Can international students legally work in the US after graduation?

Yes, F-1 students have full U.S. work authorization as part of Optional Practical Training (OPT) for up to 12 months post-completion of the MBA program.

J-1 students have full U.S. work authorization for up to 18 months as part of Academic Training (AT) work authorization. Employment must be directly related to the student’s major area of study.

What is OPT and how can it be obtained?

OPT is a temporary employment authorization designed to provide students with an opportunity to apply knowledge acquired at Kellogg to a work experience that is directly related to the student’s major area of study.

Most students have a maximum of 12 months of OPT authorization, during which time they may transition to another visa type such as H-1B.

The employer is not responsible for filing any forms or fees. Students can obtain an OPT recommendation from Kellogg's International Student Advisor, then mail the OPT application to USCIS (U.S. Citizenship and Immigration Services). Within 4 months, USCIS approves the application and issues an EAD (Employment Authorization Document), a card which indicates the period of OPT.

If applicable, students can apply for F-1 STEM OPT (additional 24 months of work authorization). Kellogg's MMM program (2-year dual MBA and MSDI degree) and the Management Science major are STEM designated. Students in a STEM field are potentially eligible for an additional 24 months of STEM F-1 OPT with an E-Verify employer, which makes them eligible for a potential total of 3 years of work authorization under OPT.

Can international students work long-term in the US?

After a student’s OPT or AT status expires, an employer can hire or continue to employ international students through an employer-sponsored temporary working visa (H1-B) for foreign nationals employed in a “specialty occupation,” which includes any position that calls for an MBA degree. In a majority of cases, an individual may remain in H-1B status for a combined total of six years.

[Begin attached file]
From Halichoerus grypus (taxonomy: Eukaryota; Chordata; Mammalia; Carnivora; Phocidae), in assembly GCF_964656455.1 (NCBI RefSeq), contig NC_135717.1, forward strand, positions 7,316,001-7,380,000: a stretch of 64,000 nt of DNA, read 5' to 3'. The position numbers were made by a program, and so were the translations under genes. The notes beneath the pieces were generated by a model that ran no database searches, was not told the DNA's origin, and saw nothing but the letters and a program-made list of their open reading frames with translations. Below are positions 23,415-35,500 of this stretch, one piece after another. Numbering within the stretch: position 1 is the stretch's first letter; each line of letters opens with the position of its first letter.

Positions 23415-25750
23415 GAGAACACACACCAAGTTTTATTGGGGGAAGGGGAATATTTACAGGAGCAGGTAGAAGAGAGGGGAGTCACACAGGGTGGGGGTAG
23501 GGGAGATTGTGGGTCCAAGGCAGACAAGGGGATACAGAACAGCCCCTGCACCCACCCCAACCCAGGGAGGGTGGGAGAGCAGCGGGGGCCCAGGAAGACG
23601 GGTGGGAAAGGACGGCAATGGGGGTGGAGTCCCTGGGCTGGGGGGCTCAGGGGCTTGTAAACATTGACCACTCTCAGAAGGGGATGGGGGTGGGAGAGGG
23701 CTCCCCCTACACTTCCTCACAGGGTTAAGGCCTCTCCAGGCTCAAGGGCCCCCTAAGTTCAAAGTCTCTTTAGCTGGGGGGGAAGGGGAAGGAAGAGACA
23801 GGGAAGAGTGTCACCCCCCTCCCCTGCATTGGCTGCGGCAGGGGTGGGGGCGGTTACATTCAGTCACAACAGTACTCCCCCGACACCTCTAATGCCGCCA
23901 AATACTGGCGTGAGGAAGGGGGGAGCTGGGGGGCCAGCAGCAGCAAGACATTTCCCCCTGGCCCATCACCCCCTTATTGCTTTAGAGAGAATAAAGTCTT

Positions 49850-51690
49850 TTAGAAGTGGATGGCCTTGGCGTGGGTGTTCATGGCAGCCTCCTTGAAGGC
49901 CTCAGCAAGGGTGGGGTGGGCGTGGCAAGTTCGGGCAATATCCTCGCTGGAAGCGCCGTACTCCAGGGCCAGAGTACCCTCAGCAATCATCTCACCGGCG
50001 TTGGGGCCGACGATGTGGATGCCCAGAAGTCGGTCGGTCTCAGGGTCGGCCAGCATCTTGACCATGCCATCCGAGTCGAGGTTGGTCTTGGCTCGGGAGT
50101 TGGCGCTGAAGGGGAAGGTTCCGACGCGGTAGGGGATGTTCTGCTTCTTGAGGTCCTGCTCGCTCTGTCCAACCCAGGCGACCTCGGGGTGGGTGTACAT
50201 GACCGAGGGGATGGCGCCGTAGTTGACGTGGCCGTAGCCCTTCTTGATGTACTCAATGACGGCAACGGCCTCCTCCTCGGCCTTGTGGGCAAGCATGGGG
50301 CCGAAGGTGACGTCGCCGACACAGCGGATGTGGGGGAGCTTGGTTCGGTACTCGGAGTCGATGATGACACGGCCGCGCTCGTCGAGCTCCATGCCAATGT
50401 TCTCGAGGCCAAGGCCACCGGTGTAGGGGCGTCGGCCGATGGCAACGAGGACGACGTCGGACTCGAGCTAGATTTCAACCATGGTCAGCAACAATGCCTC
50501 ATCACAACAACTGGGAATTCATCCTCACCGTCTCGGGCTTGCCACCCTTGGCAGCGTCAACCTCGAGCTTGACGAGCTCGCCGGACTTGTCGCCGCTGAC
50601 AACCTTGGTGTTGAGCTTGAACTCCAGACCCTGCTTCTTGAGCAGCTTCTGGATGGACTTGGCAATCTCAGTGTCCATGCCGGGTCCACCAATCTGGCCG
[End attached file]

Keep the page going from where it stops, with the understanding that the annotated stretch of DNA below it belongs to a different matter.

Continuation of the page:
How is an H-1B visa obtained and are there limits on the number available annually?

An employer must first electronically submit a Labor Condition Application (LCA) to the Department of Labor. Once the LCA is approved, the employer must then file the form I-129 (the "H-1B petition") and supporting documentation with U.S. Citizenship and Immigration Services.

The number of new H-1B visas issued each year in the United States is subject to an annual quota. Each H-1B quota (or "cap") applies to a particular fiscal year beginning on Oct. 1. Applications for the upcoming fiscal year are accepted beginning on the preceding April 1 (or the first working day after that date).

As soon as the quota is reached, no petitioner can obtain an H-1B until Oct. 1 of the following fiscal year.

Students who have held H-1B at some point in the past six years before starting the MBA program are not subject to the cap. Not all H-1B petitioners are subject to this annual cap.

Please note that the time required to reach the quota varies each year.

Are there other options for hiring international students?

Yes. Certain country-specific long-term working visas offer advantages, such as no quotas and in some cases lower fees and quicker processing. Such visas include:

  • H-1B1 Citizens of Singapore or Chile
  • E-1 Citizens from a treaty country hired to carry out substantial trade with the United States
  • E-3 Citizens of Australia
  • TN Citizens of Canada or Mexico

Other options to the H-1B temporary working visa include:

  • L-1 visa if the foreign national is employed overseas for one year and then transferring back to the United States
  • O-1 visa for the foreign national with a national or international reputation in his or her field
  • E-2 visa for foreign-owned companies employing an individual with the same nationality

Can international employees work permanently in the United States?

Yes. U.S. employers can sponsor a foreign national for permanent residency ("green card"), which allows them to live and work in the United States permanently. For more details please see USCIS guide on sponsoring an employee for an U.S. permanent resident status.

Other pages in Hiring International Students:

Pages in Career Management Center for Employers